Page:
Physical addiction to methadone
Most often, methadone is primarily used in the detoxification and maintenance of individuals dependent on opiates (particularly heroin) and the treatment of people with severe and chronic pain. However, a person can develop an addiction to methadone if the opioid medication is abused.
How can you know if you are physically or psychologically addicted to methadone? What’s the difference between the two? We review the signs of methadone addiction and you options for help. Then, all of your questions about methadone are welcomed at the end. In fact, we try to respond to all legitimate questions personally and promptly.
Physical dependence on methadone
One characteristic of most psychoactive drugs – including methadone – is that the body adapts to the regular dosing. This condition where the body gets used to the presence of methadone is called “drug dependence”. Over time some users may require increasingly larger doses in order to experience the same effects as when they started using methadone. This is called “drug tolerance”.
While drug dependence and tolerance may be signs of addiction…when experienced with no other symptoms…they do not necessarily INDICATE addiction.
On the other hand, addiction to methadone can be defined as the condition of being habitually or compulsively occupied with, or involved in the use and abuse of methadone. There are two main components of the definition of methadone addiction:
- The first symptom of addction is that individuals who are addicted to methadone use this medication regularly and habitually despite the harms it causes.
- The second main symptom of addiction is the occurrence of compulsive methadone use which is generally beyond the individual’s conscious control.
In other words, methadone addiction refers to a behavioral syndrome where using the substance seems to dominate the individual’s motivation. On the other hand, methadone physical dependence occurs as an expected result of the body’s adaptation to methadone. When physically dependent on methadone, the user will experience withdrawal symptoms upon cessation or significant dose reduction.
Physical signs of addiction to methadone
It’s difficult to note physical signs of addiction to an opioid drug like methadone. Often, signs of addiction can mirror signs of drug dependence. So, you see how it can get hazy? However, some of the following physical signs and symptoms of methadone addiction may be present in methadone addicts:
- constricted pupils
- increase in pain
- slowed respiration
Treating physical symptoms of methadone problems
If you have a problem with methadone…what are your first steps towards getting off methadone for good?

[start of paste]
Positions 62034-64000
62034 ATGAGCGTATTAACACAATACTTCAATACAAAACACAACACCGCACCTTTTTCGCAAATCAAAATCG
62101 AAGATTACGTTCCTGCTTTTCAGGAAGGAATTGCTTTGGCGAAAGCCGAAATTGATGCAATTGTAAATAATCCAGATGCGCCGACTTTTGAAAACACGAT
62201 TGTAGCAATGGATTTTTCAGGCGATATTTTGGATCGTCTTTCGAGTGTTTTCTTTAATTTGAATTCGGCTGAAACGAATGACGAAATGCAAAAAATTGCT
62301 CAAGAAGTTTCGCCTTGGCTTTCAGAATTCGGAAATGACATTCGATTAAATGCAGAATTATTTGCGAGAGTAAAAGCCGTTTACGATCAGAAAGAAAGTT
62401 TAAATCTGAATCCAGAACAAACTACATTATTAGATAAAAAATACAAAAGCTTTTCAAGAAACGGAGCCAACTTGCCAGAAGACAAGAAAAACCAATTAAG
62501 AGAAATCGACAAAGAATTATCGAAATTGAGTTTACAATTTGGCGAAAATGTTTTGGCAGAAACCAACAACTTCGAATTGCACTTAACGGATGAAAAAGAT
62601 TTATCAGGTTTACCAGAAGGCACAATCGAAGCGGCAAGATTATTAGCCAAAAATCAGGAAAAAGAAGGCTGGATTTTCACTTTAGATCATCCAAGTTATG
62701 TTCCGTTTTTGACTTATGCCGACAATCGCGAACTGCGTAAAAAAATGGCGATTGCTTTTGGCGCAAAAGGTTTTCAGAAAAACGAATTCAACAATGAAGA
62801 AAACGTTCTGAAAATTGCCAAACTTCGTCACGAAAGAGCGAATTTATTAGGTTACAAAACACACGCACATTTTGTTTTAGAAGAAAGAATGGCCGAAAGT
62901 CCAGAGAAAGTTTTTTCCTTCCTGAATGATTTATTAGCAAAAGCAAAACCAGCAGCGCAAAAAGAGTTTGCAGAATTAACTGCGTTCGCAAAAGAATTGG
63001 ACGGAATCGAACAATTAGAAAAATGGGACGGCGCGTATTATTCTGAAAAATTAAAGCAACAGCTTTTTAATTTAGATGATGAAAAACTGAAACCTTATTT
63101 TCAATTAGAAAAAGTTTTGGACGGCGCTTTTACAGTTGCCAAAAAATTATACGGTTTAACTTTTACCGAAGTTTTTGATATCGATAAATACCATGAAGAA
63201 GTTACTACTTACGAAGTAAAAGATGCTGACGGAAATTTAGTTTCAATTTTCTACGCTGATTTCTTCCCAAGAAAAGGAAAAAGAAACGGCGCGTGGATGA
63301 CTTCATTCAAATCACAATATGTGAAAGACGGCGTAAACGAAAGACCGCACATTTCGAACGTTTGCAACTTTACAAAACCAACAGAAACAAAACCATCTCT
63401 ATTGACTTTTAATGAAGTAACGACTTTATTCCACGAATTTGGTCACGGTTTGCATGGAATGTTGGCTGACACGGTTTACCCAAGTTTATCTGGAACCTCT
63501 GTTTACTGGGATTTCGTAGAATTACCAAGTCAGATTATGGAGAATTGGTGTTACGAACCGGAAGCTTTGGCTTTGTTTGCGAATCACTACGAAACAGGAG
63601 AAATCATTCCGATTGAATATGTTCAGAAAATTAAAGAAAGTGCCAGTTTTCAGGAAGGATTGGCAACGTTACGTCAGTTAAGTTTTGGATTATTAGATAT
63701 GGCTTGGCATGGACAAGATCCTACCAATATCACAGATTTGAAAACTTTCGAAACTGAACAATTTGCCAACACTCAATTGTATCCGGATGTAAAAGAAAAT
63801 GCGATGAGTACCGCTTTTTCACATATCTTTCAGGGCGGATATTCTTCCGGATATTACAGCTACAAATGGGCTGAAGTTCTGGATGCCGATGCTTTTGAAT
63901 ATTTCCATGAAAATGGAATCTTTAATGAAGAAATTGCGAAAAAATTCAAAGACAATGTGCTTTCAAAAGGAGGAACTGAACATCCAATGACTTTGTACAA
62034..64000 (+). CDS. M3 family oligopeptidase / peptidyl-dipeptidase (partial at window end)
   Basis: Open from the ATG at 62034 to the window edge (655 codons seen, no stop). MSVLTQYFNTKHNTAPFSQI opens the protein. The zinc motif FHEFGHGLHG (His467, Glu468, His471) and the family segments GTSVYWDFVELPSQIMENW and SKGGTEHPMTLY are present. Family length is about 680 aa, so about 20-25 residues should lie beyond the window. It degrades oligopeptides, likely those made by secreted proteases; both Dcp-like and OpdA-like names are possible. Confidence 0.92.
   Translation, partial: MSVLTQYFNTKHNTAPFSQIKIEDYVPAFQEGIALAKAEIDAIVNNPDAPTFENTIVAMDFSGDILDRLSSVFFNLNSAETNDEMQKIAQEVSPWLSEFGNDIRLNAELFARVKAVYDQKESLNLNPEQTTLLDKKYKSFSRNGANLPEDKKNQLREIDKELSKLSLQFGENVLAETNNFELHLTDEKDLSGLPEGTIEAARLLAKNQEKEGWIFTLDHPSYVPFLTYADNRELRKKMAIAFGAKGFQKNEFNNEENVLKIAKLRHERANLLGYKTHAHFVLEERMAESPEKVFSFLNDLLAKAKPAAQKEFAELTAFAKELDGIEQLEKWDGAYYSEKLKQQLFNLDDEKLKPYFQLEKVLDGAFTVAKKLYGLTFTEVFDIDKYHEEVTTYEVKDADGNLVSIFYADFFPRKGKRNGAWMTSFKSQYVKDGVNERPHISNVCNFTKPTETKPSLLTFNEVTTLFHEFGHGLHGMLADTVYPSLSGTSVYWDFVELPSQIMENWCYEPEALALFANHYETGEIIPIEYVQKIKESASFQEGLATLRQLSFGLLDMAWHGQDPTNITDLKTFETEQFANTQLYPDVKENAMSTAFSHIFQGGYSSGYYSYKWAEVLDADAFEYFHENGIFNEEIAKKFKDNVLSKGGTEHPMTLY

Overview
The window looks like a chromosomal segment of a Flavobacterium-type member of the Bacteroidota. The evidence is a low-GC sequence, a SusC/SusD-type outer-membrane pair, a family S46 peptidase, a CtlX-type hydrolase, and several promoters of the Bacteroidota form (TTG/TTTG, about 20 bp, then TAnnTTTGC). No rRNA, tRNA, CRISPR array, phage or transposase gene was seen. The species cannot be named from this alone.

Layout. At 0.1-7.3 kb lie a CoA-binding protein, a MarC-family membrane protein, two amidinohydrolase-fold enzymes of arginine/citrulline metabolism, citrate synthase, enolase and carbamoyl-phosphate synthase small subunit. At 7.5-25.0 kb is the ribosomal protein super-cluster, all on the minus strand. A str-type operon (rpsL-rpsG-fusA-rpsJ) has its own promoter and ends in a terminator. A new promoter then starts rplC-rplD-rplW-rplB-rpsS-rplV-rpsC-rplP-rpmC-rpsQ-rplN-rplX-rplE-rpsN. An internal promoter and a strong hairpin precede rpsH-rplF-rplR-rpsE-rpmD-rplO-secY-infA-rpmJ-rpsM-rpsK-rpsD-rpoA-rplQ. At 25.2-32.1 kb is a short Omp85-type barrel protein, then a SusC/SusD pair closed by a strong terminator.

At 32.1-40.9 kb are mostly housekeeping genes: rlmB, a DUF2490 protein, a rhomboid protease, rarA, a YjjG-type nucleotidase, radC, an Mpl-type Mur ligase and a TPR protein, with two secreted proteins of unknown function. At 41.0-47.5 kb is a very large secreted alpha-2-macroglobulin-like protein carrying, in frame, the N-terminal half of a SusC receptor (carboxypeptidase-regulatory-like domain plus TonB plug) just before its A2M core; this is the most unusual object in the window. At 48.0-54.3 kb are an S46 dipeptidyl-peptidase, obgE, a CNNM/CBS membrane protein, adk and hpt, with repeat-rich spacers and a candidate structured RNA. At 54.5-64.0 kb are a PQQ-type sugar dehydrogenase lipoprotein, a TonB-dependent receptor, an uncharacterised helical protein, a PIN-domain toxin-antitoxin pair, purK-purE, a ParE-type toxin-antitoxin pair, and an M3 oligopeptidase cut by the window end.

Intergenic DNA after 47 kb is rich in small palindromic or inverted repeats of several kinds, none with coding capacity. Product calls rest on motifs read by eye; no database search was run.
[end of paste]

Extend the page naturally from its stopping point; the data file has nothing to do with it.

STEP 1: Get methadone out of your system. Methadone withdrawal refers to the physical and emotional effects experienced when you are physically dependent on this drug. However, the withdrawal process itself is different for every individual. The length and severity of the withdrawal symptoms vary depending on the gravity of your methadone addiction problem.
What are methadone withdrawal symptoms? During methadone withdrawal you may experience the following symptoms:
- flu like symptoms (fever, sweating and chills)
- increased heart rate
- loss of energy
- muscle aches and pains
- nausea and/or vomiting
- stomach cramps
- suicidal thoughts
To avoid the risks and undesired consequences from methadone, it is best to visit a methadone detox clinic for the duration of the withdrawal symptoms. Inpatient and outpatient treatment facilities offer you medical detox as a part of the program. It’s best NOT to withdraw from methadone alone, but under the watchful eye of a medical professional team. An abrupt cessation of methadone use can cause severe consequences. This is why doctors recommended that methadone is stopped through tapering and not cold turkey.
STEP 2: Identify WHY you’re using methadone. After you detox from methadone, you’ll need to investigate WHY you’ve been abusing methadone…what are the psychological or emotional needs that the drug meets? Seeking the help of a psychotherapist or psychiatrist can be very helpful at this point. You’ll need professional guidance and a safe environment to explore past issues and possibly even trauma. This is why rehab works so well for some. For others, outpatient treatment can be a lower cost alternative.
STEP 3: Learn to adapt new, healthy coping behaviors. Finally, you’ll need to learn how to get along without relying on methadone. This is the hardest part of any addiction treatment – staying stopped. Support groups offer specific programs designed to help. So do addiction treatment centers. Additionally, stress management, anger management, and time management skills are all needed to stay clean and sober over the long term.
Physically or mentally addicted to methadone questions
Do you have any further questions about mental or physical addiction to methadone? If so, feel free to post the in the section below. We try to respond to all legitimate inquiries personally and promptly. In case we don’t know the answer to your particular question, we will refer you to professionals who can help.